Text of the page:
An early safety car appeared to have given those behind Leclerc a chance to get back into the race, but he showed superb pace to re-establish a lead that put him back in control of the race.

However, another safety car would follow, with unfortunate timing of its release causing Leclerc to lose time to his rivals and re-join in fourth.

As if that wasn't enough, Leclerc would be called into the pits shortly after reporting dramatic vibrations on his front-left wheel, which turned out to be caused by suspension damage that would see him retire.

Brake failure results in heavy shunt

Leclerc would overcome that Monaco blip to dominate the 2017 F2 season, claiming the title and earning himself a seat with Alfa Romeo for the 2018 F1 campaign.

He would arrive in Monaco having made an impressive start to the season, and directly off the back of his first two point-scoring performances in F1, which had come at the Azerbaijan and Spanish GPs.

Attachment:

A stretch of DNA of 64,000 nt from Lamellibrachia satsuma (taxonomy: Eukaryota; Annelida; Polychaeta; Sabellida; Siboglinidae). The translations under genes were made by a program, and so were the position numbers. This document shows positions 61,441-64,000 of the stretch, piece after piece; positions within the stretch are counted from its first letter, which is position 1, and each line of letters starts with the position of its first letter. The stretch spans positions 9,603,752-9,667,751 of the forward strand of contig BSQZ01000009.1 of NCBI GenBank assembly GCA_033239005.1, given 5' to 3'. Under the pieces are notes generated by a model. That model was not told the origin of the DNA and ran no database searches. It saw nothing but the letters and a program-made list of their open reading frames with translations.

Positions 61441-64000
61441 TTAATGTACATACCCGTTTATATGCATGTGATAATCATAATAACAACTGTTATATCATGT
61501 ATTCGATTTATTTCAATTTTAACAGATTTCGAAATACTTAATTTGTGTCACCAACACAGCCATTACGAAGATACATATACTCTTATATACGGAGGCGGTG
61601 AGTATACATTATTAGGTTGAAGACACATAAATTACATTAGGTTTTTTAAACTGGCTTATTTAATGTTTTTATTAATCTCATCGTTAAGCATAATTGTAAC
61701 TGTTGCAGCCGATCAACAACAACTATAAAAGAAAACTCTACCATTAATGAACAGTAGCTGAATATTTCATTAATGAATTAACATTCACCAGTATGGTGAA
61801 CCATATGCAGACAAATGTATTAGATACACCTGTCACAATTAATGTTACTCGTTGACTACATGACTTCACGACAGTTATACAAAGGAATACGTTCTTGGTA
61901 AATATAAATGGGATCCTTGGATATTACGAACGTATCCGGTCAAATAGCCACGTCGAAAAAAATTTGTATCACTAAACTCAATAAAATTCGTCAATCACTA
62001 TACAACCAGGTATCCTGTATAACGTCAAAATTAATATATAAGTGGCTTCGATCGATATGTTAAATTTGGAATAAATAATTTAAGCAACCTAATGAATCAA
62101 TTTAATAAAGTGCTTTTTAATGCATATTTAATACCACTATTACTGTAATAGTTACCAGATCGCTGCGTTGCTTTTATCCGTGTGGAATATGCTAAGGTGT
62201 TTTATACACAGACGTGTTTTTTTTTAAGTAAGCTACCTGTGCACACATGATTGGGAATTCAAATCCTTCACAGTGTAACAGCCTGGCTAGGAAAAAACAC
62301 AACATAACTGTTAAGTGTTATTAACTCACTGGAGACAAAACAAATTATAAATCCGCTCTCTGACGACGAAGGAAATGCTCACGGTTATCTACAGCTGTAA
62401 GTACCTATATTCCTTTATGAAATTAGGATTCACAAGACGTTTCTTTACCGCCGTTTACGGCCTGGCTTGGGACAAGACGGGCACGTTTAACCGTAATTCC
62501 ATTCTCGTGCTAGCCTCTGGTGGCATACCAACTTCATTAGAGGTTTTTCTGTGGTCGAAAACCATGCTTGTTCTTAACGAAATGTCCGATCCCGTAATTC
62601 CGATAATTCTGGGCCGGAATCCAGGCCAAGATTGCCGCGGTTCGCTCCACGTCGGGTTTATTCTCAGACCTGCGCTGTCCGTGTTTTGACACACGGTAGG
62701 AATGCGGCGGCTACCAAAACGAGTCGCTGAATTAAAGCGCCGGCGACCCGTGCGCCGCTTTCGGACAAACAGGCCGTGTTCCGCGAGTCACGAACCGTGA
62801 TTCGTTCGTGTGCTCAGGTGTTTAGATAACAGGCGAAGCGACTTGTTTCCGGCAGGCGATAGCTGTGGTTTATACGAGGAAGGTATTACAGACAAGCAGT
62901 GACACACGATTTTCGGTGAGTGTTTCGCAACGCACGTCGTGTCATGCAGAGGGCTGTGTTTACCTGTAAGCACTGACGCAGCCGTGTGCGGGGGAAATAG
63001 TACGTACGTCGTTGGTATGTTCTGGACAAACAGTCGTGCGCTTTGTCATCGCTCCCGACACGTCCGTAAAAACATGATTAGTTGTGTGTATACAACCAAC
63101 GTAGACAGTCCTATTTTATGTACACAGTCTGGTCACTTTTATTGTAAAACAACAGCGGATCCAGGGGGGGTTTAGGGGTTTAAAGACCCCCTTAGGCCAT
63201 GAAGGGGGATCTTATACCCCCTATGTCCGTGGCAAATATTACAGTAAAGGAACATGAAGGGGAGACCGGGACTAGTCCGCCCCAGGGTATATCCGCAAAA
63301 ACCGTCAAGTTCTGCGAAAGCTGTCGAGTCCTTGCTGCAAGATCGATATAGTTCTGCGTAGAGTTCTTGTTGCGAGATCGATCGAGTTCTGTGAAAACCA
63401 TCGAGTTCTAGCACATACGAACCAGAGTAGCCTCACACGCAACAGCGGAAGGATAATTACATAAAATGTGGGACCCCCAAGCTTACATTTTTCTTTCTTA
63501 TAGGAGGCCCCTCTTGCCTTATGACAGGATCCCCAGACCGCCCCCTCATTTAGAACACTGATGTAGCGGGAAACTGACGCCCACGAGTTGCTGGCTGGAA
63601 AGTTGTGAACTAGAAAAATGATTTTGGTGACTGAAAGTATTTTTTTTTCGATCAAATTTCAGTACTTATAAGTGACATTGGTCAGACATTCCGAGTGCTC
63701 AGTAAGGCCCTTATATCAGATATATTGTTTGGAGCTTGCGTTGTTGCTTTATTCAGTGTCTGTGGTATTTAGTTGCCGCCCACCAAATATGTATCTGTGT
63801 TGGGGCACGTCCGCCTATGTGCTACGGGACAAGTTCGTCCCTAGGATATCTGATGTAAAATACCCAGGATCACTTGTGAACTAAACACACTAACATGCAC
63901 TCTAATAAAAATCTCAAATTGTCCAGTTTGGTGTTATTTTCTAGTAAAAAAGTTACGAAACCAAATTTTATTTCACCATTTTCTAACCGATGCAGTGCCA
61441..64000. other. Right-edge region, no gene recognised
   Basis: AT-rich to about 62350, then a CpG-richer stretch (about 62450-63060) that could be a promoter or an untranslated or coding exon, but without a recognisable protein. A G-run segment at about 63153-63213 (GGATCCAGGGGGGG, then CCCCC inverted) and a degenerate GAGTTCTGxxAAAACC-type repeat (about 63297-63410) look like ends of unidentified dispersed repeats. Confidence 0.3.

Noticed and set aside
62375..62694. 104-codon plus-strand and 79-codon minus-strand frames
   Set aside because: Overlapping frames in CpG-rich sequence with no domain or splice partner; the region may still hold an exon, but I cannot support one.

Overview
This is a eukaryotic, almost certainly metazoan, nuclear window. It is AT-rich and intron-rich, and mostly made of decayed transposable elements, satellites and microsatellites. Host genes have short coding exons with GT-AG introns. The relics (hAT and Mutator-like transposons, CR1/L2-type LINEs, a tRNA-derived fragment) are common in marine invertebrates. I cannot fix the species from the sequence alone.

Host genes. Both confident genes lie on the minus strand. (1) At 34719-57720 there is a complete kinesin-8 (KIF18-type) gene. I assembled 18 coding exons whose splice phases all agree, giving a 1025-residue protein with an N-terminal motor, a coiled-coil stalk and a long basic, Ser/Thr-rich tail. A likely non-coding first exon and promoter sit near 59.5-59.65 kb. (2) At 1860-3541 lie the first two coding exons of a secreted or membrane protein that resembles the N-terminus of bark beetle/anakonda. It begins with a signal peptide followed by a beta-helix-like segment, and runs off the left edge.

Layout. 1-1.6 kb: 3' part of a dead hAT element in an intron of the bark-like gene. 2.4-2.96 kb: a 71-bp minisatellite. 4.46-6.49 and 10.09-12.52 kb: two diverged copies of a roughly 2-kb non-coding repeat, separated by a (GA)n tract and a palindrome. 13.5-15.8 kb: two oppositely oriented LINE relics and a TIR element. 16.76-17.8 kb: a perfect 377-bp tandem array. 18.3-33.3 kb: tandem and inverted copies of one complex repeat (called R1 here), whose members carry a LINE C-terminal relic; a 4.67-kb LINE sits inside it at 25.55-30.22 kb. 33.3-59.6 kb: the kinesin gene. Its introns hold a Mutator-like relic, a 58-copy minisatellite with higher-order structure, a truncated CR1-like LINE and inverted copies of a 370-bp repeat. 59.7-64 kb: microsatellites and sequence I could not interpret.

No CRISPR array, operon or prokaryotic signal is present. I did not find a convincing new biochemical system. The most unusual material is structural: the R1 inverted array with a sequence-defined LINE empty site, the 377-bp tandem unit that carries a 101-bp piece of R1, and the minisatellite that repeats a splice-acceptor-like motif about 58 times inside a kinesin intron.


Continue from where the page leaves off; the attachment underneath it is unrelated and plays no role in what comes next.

Having qualified 14th, Leclerc looked set to miss out on more points as he sat 12th with eight laps remaining, but was once more robbed of the chance to see the chequered flag.

A brake failure saw him smash into the back of the Toro Rosso of Brendon Hartley, forcing both to retire with the cars severely damaged.

Despite the setback, Leclerc would produce a series of impressive performances throughout the season, convincing Ferrari to seat him alongside Sebastian Vettel at the age of just 20.

Nightmare Ferrari home debut ends in retirement

Please use Chrome browser for a more accessible video player

Leclerc's Ferrari spun by itself as he hit the barrier with its right-rear

Leclerc would make a solid start to his Ferrari career, finishing in the top five in each of his first five races for the team, including a podium at the Bahrain GP.

However, things would go badly from the off for Ferrari in Monaco, with Vettel's crash in final practice on Saturday morning the first in a series of errors by both the team and its drivers.

On his first attempt at a flying lap in Q1, Leclerc severely locked up going into Rascasse, spoiling his lap and damaging the tyres in the process. Ferrari left him out to take another shot, with which he produced a mediocre effort to go sixth at the time.